On this day in 1989, thousands of Chinese student activists and workers gathered in Tiananmen Square, Beijing, in a massive display of civil disobedience. Site of a number of monuments to heroic Chinese communists, the square was packed with people protesting the state of the People’s Republic of China (PRC) and its government. Inspired by a wave of anti-communist revolutions in Europe – and Russian reformist leader Mikhail Gorbachev‘s recent visit to China – the protestors sought similar reform in their country, including enhanced freedom of speech and a more open system of governance. Additionally, the recent death of popular reformist Hu Yaobang had galvanized many to attend the sit-ins and hunger strikes that spread across the country. Concerned by the growing unrest, PRC officials declared martial law and mobilized the People’s Liberation Army (PLA) to disperse the protestors.
By June 3rd, the PLA had moved into Beijing. The following day at 10pm, columns of armoured vehicles began driving down Chang’an Avenue towards the square firing automatic weapons into the air. Instead of dispersing, the protestors formed human chains and began hurling insults – and later on, molotov cocktails – at the PLA vehicles. The soldiers lowered their weapons and began shooting directly into the crowds, firing hollow point rounds (a type of expanding ammunition prohibited by international law) and driving over anyone who got in their way. Throughout the city, thousands of protestors fought back, burning PLA vehicles and beating government troops to death before being gunned down. Although the PRC maintains that no one died in Tiananmen Square, most independent sources (including those who survived the massacre) contend that hundreds of protestors were killed there. Despite the ferocious resistance of the unarmed protestors, roughly 3,000 civilians had been gunned down by June 5th and Beijing’s dissident movement had been effectively stamped out.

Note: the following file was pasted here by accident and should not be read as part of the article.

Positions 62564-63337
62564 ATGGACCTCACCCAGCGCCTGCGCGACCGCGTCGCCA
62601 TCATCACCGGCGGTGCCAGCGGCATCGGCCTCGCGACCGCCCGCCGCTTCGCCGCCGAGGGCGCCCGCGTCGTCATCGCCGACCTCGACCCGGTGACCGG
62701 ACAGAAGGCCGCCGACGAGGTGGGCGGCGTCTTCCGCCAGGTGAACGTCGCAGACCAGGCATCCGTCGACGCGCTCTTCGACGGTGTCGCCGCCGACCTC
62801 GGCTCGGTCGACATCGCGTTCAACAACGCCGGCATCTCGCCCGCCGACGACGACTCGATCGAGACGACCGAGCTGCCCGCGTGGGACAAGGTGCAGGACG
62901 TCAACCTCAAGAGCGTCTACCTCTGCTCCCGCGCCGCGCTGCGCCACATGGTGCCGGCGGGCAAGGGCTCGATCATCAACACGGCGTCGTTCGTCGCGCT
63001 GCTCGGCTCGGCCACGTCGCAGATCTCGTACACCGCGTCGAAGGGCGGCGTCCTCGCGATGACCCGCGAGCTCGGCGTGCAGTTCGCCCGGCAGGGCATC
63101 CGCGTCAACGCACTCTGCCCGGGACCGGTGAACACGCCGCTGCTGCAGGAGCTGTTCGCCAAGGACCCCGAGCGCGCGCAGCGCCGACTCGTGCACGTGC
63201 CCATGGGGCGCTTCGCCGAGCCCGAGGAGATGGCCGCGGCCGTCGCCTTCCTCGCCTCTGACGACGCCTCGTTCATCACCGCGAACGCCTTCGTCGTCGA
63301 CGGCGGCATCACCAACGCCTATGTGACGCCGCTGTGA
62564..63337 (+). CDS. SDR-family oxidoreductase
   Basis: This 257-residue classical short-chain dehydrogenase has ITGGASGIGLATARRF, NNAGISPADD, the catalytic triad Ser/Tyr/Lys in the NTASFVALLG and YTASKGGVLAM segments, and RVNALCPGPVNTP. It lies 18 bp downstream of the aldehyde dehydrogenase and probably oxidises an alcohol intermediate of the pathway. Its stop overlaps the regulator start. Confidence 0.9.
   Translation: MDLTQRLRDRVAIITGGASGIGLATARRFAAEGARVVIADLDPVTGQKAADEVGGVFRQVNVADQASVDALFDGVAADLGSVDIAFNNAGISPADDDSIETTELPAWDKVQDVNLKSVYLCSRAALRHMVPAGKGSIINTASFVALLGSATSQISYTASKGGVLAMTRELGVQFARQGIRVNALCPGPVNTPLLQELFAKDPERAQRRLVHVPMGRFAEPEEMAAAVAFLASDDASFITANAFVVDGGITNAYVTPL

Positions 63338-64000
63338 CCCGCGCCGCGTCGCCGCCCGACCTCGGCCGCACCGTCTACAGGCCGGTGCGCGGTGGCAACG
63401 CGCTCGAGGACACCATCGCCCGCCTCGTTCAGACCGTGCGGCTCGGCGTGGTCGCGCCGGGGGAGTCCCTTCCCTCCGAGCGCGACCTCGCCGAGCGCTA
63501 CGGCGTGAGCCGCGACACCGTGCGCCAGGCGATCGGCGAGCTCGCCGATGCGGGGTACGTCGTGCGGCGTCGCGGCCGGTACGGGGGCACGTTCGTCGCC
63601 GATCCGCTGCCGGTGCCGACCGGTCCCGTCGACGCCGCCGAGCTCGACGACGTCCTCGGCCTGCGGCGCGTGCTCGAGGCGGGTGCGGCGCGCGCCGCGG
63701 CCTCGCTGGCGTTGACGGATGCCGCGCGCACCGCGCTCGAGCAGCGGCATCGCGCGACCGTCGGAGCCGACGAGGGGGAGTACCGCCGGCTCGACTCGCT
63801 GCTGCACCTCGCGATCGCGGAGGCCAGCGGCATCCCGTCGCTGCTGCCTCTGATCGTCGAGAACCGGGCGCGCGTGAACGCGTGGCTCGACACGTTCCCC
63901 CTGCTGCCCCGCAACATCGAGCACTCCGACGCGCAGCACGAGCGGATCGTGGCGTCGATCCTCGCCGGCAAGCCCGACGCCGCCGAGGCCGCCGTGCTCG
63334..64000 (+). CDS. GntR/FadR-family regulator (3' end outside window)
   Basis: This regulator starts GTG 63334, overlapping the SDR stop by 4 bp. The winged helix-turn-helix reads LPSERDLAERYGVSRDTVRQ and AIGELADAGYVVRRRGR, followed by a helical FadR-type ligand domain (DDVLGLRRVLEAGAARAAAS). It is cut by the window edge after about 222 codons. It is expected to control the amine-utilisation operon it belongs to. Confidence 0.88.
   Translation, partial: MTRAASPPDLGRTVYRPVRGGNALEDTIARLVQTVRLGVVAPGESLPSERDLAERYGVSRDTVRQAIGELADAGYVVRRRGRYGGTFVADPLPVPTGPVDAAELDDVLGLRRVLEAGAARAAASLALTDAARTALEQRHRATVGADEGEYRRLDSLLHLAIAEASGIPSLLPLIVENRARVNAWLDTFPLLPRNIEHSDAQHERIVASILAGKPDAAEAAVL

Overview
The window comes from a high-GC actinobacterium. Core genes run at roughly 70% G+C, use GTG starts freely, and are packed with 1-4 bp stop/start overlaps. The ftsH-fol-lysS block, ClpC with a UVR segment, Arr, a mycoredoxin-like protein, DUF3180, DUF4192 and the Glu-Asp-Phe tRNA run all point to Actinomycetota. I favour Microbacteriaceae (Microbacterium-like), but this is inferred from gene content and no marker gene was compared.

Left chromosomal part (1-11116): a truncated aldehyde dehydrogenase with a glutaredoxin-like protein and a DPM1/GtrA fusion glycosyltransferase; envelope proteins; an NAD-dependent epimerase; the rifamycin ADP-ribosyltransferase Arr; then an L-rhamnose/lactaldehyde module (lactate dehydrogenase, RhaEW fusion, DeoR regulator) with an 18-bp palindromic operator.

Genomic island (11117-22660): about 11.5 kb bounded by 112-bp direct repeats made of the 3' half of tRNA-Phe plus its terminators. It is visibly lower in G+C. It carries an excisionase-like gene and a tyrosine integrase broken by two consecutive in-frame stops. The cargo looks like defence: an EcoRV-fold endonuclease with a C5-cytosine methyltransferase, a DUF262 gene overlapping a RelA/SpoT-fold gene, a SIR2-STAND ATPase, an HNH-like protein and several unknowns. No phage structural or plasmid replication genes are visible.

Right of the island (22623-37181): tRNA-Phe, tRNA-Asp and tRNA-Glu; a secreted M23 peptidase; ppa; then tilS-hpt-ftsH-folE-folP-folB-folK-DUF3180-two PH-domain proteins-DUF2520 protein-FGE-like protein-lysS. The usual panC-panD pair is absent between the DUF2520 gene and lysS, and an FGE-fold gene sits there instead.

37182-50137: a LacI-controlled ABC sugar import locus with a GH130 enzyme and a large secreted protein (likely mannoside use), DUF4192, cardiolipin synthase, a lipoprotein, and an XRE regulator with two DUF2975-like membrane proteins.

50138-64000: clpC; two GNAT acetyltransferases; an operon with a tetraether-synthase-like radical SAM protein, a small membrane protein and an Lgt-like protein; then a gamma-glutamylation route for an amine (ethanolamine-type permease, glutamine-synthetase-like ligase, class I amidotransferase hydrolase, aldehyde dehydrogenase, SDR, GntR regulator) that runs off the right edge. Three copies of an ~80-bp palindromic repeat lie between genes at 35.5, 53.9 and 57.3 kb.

In spite of a press blackout, news of the massacre at Tiananmen Square quickly spread to the rest of the country. PLA troops were attacked angry mobs and government buildings set on fire, but the overwhelming PRC response quickly eliminated any remaining resistance. In the ensuing days and weeks, mass arrests of dissidents took place and a purge of Communist Party of China (CPC) leadership followed. Limited economic and social reforms were completely halted, and any hope of China “opening up” – as so many other communist countries had done in the late 1980s – was mercilessly squashed. To quote Canadian journalist Naomi Klein, the PRC deployed “shock therapy” in the form of killings and crackdowns in order to promote further crackdowns on its citizens. To this day, the PRC has not acknowledged the truth about the Tiananmen Square massacre – an event that was used to justify the further development of the PRC as an authoritarian surveillance state.